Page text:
“By appealing to written rules instead of to what men remembered, the Gregorian reformers initiated a fundamental change in Western thinking.”

In his essay, Prof. Cheyette searches, not so much for the origins of the typical European state, as for the idea of the state, its laws, and institutions. He particularly hopes to understand how the modern West came to think of the state and human law as coercive. Certainly, such a notion did not originate with the ancient Greeks. They considered the healthy state and its laws as essential to the good society and the individual. Cheyette traces the genesis of the modern attitude to the Middle Ages.

Frederic L. Cheyette Amherst College

“The Invention of the State.” from Essays on Medieval Civilization. Eds. Karl Lackner and Kenneth Roy Philip. University of Texas Press, 1978. Austin and London.


He contends that, during the early medieval period, little if anything abstract was expressed about the state, law, and authority until the eleventh century. Up to that time, Europe had survived as a society which was based on a largely oral tradition. Ideas expressed orally could not be abstract, because they issued from a specific person—a king such as Clovis or Charlemagne, a doomsman, an official, or a priest. Charters referred to men granting and receiving land but not to feofers, feoffees, vendors, and buyers.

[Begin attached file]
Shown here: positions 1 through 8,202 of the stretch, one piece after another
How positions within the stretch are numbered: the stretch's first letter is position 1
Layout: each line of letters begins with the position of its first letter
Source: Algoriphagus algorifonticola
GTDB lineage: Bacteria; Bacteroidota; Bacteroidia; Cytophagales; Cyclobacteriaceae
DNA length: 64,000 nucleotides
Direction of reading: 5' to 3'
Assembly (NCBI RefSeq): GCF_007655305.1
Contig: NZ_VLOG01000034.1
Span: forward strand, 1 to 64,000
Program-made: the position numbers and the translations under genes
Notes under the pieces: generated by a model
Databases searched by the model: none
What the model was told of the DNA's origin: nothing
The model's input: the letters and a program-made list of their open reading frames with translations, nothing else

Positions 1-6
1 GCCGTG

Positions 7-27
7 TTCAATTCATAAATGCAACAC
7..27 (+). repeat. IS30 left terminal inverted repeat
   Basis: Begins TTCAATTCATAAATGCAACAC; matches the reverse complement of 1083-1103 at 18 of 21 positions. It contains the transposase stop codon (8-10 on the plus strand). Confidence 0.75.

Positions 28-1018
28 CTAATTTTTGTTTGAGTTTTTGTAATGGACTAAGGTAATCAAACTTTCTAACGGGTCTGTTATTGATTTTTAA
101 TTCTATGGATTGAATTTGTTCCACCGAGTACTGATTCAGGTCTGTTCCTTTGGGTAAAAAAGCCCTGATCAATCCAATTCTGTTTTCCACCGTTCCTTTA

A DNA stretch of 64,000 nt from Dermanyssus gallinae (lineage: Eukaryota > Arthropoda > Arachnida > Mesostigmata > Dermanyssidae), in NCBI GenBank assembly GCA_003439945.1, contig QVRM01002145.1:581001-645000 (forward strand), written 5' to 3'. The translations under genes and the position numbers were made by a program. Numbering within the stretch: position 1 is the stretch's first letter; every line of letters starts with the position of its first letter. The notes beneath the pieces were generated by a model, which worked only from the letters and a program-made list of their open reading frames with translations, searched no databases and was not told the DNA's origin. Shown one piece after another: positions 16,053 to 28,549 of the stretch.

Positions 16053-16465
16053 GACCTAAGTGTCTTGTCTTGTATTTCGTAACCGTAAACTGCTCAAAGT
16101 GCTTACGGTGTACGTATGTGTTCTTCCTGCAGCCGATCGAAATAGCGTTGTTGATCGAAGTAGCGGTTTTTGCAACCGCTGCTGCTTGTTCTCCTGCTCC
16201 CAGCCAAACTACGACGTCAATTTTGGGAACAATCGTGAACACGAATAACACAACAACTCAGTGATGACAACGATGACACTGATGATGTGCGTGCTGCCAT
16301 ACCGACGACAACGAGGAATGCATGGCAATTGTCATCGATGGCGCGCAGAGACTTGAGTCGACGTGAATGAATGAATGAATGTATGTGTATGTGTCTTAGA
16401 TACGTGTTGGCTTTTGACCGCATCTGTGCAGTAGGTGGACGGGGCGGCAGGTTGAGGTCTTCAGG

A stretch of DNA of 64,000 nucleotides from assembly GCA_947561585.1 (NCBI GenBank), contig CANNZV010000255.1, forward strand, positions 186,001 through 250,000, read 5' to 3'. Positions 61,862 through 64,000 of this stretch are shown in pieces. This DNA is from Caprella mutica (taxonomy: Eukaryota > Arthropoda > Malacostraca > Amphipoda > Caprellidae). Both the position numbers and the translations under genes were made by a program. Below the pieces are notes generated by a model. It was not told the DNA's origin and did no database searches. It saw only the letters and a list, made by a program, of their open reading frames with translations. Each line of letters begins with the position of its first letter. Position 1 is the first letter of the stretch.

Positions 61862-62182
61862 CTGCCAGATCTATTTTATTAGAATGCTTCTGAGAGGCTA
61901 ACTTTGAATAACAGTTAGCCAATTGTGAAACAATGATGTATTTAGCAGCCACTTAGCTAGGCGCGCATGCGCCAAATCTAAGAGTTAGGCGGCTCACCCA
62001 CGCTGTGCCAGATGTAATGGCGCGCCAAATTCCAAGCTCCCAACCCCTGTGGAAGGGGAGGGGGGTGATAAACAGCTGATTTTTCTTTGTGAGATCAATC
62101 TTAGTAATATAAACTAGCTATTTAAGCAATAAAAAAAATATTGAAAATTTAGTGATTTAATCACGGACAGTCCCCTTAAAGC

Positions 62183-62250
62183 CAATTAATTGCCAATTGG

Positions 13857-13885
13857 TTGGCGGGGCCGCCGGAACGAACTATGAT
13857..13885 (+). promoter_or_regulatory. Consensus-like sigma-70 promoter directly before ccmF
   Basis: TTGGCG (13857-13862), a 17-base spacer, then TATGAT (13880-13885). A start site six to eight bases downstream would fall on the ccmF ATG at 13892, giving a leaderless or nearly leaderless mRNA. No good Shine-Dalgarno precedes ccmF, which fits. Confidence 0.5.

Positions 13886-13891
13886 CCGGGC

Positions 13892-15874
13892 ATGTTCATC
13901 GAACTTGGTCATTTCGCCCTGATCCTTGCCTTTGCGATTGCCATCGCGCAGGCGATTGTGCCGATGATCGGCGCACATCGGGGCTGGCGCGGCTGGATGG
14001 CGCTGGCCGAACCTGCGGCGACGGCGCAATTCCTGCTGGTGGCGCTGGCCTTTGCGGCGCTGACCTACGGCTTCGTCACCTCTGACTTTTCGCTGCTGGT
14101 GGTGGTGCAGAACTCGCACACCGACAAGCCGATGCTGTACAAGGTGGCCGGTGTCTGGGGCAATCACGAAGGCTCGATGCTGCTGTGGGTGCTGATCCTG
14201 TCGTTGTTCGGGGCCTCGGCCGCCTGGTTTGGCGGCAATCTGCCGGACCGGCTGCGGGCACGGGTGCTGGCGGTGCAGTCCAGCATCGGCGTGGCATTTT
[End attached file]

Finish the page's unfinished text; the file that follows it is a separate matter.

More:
Thinking in more universal terms evolved gradually after the great “medieval awakening” which began around the middle of the eleventh century. The growth of literacy and the concomitant appeal to texts diminished the role of the person and expanded the domain of the general and abstract political thought.

The one specific event which acted as a catalyst for this change was the imperialpapal Investiture Controversy. This struggle concerning the right to install bishops and abbots forced spiritual and secular officers to think about the nature of their function and authority and damaged the theoretical justification of political rule. In the course of debate, individuals such as Pope Gregory VIII (1073–1085) and Henry IV (1050–1106) came to be thought of not so much as persons but as generalized holders of an office.

In his Dictatus Papae, Gregory VII argued that the powers and rights of the papal office were vastly superior to the secular powers inherent in the office of emperor. Secular powers, he argued, originated from men ignorant of God, who secured their authority through pride, plunder, and treachery.

Cheyette contends that, after the Dictatus, men began to “see office and property not as having character but as impersonal and abstract because derived from an impersonal and abstract body of rules.” By appealing to written rules instead of to what men remembered, the Gregorian reformers initiated a fundamental change in Western thinking.

Those reformers of the eleventh century conceived their divinely ordained task as one of returning the Church to the purity it had in the days of the Fathers. Such an intent could only have arisen within a literate community, for it depended not on oral tradition but on texts. Patristic writings were to mold one’s judgement of the world. The insistence that truth was to be found in texts, and not in what people did (custom), proclaimed the atemporal, abstract nature of those writings and of the offices and authority which they sanctioned.

Thus, authority and, by extension, law and the state came to serve as an abstract, impersonal, literate structure of coercive force. For the later Middle Ages, as for the modern man, they became essentially an apparatus, the human embodiment of the Other and the Other’s compulsion.